“In our research now, we’re doing functional and structural brain imaging,” she says. “We’re learning that kids with IBS, for example, have certain pathologic pain pathways that are set up. We’ve known this about adults for a few years, but in kids, there’s more of an opportunity to change those pathways. So kids with fibromyalgia, for example, don’t have to have lifelong fibromyalgia. There’s a lot of room to change that central control station that controls chronic pain.”
The Zeltzers treat a wide variety of chronic pain disorders in children. The most common they see are migraine headaches, irritable bowel syndrome (IBS), complex regional pain syndrome (CRPS) and fibromyalgia. However, all of the pain disorders come back to the brain, says Dr. Zeltzer.
“A child may have CRPS that originates from a foot injury, but controlling that pain is brain control, not foot control,” she says.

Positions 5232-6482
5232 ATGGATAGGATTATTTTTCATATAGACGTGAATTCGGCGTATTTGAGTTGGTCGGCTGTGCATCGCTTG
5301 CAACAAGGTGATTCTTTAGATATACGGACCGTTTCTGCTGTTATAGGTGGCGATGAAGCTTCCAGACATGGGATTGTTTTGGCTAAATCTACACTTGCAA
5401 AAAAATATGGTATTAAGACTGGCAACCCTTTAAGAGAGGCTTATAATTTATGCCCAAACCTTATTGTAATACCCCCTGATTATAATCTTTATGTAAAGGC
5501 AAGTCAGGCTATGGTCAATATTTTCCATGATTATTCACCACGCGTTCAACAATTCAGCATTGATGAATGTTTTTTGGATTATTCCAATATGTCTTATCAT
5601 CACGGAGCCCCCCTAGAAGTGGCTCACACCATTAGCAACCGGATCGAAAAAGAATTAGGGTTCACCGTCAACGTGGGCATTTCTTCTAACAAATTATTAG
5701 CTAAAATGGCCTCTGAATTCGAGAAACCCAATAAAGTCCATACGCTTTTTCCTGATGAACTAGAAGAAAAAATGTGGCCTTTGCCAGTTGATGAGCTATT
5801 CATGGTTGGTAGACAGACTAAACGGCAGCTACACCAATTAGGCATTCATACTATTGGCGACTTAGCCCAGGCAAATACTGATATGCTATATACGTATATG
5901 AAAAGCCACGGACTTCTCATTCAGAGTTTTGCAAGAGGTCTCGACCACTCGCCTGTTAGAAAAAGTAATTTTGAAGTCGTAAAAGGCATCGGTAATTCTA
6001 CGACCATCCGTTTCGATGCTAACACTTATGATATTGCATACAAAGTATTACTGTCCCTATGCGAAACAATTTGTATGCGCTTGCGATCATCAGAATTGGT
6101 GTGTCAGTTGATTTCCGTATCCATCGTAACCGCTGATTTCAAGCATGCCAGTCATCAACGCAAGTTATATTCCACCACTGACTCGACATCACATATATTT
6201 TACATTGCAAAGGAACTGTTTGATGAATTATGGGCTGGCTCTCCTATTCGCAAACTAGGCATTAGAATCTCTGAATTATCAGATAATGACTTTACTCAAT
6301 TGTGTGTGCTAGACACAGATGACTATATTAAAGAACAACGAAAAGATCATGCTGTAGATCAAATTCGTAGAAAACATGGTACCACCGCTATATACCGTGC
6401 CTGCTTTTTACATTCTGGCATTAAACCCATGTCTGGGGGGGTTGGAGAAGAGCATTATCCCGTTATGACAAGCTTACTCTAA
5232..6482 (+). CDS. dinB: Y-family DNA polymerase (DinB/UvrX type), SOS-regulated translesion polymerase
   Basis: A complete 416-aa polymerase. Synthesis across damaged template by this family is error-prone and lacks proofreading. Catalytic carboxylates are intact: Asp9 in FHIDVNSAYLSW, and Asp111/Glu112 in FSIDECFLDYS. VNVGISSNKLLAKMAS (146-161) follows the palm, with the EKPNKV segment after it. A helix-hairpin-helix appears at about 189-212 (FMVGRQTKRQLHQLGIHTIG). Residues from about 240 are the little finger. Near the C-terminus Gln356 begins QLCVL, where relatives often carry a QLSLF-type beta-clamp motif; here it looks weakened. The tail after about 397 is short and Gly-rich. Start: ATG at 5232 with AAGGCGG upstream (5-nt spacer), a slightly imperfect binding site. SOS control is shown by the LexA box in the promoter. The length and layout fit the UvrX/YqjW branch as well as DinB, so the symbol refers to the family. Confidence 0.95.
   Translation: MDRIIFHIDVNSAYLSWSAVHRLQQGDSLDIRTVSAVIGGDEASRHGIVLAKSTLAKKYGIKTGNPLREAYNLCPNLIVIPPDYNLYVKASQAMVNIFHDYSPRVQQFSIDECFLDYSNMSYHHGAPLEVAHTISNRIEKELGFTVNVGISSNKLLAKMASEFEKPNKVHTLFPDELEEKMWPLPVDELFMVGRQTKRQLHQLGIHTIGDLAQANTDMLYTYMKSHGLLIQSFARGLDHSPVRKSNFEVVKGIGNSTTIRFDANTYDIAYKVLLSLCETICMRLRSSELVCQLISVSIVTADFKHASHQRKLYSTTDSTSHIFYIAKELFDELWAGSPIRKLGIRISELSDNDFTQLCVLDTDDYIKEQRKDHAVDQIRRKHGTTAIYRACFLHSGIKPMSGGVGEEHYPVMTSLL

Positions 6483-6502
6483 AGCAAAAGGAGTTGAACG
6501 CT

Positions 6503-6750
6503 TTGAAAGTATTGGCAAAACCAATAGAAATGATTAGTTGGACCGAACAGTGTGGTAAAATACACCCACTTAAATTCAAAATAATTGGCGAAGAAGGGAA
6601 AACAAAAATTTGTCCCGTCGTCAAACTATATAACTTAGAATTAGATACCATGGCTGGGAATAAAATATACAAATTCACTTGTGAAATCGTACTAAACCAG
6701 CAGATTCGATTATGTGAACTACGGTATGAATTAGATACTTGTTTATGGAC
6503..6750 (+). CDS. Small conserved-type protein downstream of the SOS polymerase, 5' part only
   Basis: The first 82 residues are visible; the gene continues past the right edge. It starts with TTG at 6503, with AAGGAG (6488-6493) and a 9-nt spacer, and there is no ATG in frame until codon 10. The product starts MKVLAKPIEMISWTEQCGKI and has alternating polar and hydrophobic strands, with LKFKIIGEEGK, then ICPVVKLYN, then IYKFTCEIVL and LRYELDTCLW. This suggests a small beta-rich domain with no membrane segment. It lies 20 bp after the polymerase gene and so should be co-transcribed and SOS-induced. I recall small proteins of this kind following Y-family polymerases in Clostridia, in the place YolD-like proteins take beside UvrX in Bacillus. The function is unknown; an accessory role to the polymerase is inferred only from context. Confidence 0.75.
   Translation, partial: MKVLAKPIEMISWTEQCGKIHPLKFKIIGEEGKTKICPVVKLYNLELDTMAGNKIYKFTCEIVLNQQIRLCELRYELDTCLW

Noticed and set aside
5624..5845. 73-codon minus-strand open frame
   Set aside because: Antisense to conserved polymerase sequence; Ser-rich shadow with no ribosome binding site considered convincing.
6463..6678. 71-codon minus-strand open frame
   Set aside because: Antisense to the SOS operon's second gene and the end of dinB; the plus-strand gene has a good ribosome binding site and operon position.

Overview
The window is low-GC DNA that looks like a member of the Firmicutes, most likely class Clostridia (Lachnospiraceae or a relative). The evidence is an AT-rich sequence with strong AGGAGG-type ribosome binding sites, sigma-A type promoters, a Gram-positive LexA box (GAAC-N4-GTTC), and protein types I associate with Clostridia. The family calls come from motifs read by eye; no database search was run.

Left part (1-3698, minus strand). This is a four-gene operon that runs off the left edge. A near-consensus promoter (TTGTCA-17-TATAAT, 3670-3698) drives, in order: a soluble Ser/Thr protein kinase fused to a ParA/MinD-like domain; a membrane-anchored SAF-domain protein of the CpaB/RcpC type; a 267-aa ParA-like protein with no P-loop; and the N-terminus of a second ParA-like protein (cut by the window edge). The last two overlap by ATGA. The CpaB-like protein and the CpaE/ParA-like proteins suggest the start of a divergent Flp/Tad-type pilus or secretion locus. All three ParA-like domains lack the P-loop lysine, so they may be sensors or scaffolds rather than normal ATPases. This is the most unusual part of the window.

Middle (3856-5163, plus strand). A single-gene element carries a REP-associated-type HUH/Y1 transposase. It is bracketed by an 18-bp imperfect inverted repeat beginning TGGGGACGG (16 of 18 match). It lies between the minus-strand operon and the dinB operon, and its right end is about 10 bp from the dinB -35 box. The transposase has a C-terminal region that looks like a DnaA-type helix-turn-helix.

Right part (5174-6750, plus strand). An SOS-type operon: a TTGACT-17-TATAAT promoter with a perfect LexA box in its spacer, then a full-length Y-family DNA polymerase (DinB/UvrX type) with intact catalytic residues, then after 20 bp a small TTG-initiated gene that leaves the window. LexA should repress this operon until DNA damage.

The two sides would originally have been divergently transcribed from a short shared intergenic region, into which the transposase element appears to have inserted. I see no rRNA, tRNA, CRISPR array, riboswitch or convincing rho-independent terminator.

And that pain can lead to more pain. “When the child has pain, they’re not sleeping,” she continues. “And when they’re not sleeping, that adds further pain because the brain doesn’t have time at night to retrain those neural circuits.”
This is why psychological interventions are a big part of how the Zeltzers treat chronic pain in children. There are strategies that can help kids reprogram that pathologic brain circuit, says Dr. Zeltzer, whose early research grants from the National Institutes of Health were on the topic of using imagery to turn off pain.